Archive for the ‘2001’ Category

Best of the Decade, No. 95: Shaolin Soccer

January 8, 2010

Gagman and opportunist, multi-hyphenate Stephen Chow timed his football comedy to coincide with the arrival of the World Cup in Japan. Tapping into the global power of the sport, he also made the first successful HK crossover hit which actually had more comedy than martial arts in it. The original pre-Weinstein cut of Shaolin Soccer is happily scatological and senseless in its story of a drunken master (Chow) who learns that sport is the best way to spread his kung fu gospel. There are some poetic moments as well, such as adorable Vicki Zhao, who makes steamed buns using her own martial arts skills. Chow and Zhao assemble a team of misfits who, in the best Major League tradition, suit up for a final match that will avenge the honor of slighted soccer star. The China Super Cup final plays out like a Fox Sports interstitial on Barry Bonds’s medicine cabinet. The film established Chow not only as a superior clown but one who knew how to use his camera. And beneath the laughs is a serious point: while martial arts may be the glory of Chinese’s aesthetics, the world demands that its fundamentals be applied to more modern pursuits.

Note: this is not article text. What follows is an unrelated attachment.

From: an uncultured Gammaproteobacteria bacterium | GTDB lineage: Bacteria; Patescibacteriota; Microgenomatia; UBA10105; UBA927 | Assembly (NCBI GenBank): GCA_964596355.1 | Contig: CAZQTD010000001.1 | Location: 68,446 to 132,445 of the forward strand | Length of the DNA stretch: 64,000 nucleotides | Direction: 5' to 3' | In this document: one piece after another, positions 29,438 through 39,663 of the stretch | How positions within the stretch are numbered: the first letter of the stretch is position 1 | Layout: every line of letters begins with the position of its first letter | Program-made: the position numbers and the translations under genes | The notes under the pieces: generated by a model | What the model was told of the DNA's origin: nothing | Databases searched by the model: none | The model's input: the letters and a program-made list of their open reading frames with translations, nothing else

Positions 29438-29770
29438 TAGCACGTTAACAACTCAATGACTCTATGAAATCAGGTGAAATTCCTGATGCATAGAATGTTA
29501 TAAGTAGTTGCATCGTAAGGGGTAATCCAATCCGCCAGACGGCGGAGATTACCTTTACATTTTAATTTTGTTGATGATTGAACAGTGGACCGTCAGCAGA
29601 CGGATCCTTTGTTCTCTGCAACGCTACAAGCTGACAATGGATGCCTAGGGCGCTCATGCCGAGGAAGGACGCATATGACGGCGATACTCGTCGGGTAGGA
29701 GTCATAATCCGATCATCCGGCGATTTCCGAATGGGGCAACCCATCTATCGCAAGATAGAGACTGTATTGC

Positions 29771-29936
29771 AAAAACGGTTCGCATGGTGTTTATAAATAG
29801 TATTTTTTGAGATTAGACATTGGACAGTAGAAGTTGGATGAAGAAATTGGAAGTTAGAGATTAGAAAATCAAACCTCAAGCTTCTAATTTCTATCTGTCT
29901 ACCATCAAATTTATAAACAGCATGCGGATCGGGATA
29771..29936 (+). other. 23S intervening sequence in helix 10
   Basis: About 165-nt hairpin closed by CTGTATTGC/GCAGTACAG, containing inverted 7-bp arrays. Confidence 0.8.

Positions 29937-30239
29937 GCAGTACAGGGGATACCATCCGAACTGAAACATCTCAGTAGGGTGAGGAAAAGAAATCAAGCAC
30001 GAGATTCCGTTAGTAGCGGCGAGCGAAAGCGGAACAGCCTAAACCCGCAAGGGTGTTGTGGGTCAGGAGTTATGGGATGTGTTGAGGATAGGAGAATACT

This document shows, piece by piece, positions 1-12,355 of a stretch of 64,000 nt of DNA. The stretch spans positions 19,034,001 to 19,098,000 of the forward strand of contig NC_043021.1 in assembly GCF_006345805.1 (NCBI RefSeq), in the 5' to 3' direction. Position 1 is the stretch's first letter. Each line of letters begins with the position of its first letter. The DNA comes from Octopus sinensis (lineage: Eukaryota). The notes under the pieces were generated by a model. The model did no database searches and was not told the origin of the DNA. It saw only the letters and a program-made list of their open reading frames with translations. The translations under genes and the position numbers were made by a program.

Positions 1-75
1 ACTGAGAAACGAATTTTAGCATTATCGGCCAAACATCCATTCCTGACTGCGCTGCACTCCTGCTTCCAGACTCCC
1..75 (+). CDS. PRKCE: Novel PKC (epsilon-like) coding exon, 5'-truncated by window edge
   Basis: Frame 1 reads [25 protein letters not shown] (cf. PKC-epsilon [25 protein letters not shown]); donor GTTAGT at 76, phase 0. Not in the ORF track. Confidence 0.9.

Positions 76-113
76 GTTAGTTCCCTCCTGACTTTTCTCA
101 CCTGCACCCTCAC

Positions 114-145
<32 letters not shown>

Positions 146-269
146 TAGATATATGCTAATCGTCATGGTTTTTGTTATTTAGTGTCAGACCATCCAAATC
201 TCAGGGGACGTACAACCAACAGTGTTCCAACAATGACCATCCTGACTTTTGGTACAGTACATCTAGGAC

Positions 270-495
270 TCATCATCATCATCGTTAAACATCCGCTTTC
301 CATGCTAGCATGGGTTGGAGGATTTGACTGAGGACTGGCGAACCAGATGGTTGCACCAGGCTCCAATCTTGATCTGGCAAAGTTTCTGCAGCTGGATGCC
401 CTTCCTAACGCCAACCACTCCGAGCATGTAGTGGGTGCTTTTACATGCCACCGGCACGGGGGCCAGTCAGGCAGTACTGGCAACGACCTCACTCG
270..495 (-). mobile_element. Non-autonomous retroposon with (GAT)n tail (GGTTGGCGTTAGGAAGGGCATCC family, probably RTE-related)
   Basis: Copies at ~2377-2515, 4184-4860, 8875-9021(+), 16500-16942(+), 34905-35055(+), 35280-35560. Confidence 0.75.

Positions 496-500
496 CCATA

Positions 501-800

See also: Kung Fu Hustle (2004)


Best of the Decade, No. 97: Pootie Tang

January 7, 2010

“Sa da tay,” you say? This inscrutable Chris Rock-endorsed satire of blaxploitation superheroes ain’t the most coherent movie in town, but it invites the audience into a world governed by unstable rules. Wielding his father’s belt, the titular Tang (Lance Crowther) radiates an African-American “It” imperceptible to everybody except those on screen. In a favored 2000s theme, he battles the nasty forces of corporate America as incarnated in Robert Vaughn’s toupee. The low-budget comedy could have been made in somebody’s backyard and the gags evaporate about ten minutes before the end. Up until that point, though, this film made Squally laugh like a Paris sewer. It also provided an early showcase for the talents of Wanda Sykes and Jennifer Coolidge, indicating that despite the onscreen misogyny, Tang‘s gospel was all-inclusive. Written and directed by Louis C.K., whose auteurist command extended to doing the music, too. R. Kelly missed his chance, but his own 2000s masterpiece “Trapped in the Closet” took the Tang and ran with it.